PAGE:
When Theon returns home expecting a warm reception from his father after a many year absence, Balon treats him with indifference, even resentment and disgust that his son has departed so severely from his upbringing. He shames his son for wearing a pin from a man he did not “kill,” claiming that the Iron Born pay for everything in blood. He scorns his son for not being what he expected from him – detached, efficient, tactical. Balon is a rigid traditionalist. He does not like his son adapting to his new home with the Starks or changing to reflect the environment; rather, he admires his daughter Yara for taking their traditional views (strength, fortitude, aggression) to heart and proving herself in battle. He trusts her because she has proven her superior battle techniques. Balon holds tightly onto past resentments and refuses to move past them. He is open to new ways of doing things, only in so far as they accomplish something tangible (Ne in submission to Te). He prefers his daughter, Yara, to Theon, because she has proven herself in battle. His inferior Fi is very poor – he values strength and determination, but shows little to no regard for his son’s feelings of abandonment, and shames him for calling Robb a “brother” despite the Starks having killed Theon’s brothers.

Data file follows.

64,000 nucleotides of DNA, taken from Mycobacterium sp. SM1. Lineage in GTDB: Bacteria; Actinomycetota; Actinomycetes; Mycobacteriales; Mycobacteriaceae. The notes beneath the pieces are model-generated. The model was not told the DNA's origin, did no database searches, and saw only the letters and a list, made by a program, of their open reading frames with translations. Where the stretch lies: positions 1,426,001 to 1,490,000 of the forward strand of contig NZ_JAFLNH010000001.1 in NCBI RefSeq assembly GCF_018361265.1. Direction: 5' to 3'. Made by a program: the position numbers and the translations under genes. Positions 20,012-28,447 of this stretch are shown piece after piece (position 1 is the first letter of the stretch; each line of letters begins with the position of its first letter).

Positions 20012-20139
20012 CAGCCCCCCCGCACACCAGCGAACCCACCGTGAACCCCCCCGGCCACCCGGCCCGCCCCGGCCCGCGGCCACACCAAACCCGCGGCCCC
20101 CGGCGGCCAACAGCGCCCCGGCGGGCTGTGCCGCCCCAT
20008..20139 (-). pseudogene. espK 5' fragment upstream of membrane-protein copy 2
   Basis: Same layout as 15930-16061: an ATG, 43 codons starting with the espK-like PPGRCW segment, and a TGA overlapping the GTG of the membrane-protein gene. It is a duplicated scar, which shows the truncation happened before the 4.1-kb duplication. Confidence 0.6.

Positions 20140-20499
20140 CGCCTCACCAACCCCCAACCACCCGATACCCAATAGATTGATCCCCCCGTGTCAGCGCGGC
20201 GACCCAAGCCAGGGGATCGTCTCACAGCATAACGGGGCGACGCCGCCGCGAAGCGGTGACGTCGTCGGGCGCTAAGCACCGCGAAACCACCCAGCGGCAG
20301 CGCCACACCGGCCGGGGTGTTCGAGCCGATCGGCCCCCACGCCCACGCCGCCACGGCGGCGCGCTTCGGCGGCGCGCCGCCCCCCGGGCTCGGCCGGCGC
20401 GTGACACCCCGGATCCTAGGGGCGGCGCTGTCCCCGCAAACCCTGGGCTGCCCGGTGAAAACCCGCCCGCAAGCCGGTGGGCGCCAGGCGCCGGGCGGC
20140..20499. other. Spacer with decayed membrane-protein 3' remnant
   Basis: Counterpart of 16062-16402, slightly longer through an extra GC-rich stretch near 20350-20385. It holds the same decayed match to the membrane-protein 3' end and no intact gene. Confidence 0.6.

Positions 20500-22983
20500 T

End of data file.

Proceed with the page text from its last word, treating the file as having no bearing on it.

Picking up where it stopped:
Enneagram: 6w5 sp/so

Balon is ruthlessly logical. He is also distrustful, paranoid, and a little suspicious. He doesn’t like his son “betraying” them by becoming a friend to the Starks – their enemies. He had to give up Theon, after all, as a prisoner to ensure his continued loyalty. If a choice does not keep them safe or further their cause in some way, as inhabitants of the Iron Islands, he isn’t interested. He won’t even rescue his son, since Theon is now “worthless” to him – he’s not worth the loss of life and ships. He shows fear on the bridge in the storm, leading Euron to find him no longer a capable ruler, which leads to his death. His 5 wing is further withdrawn and logical.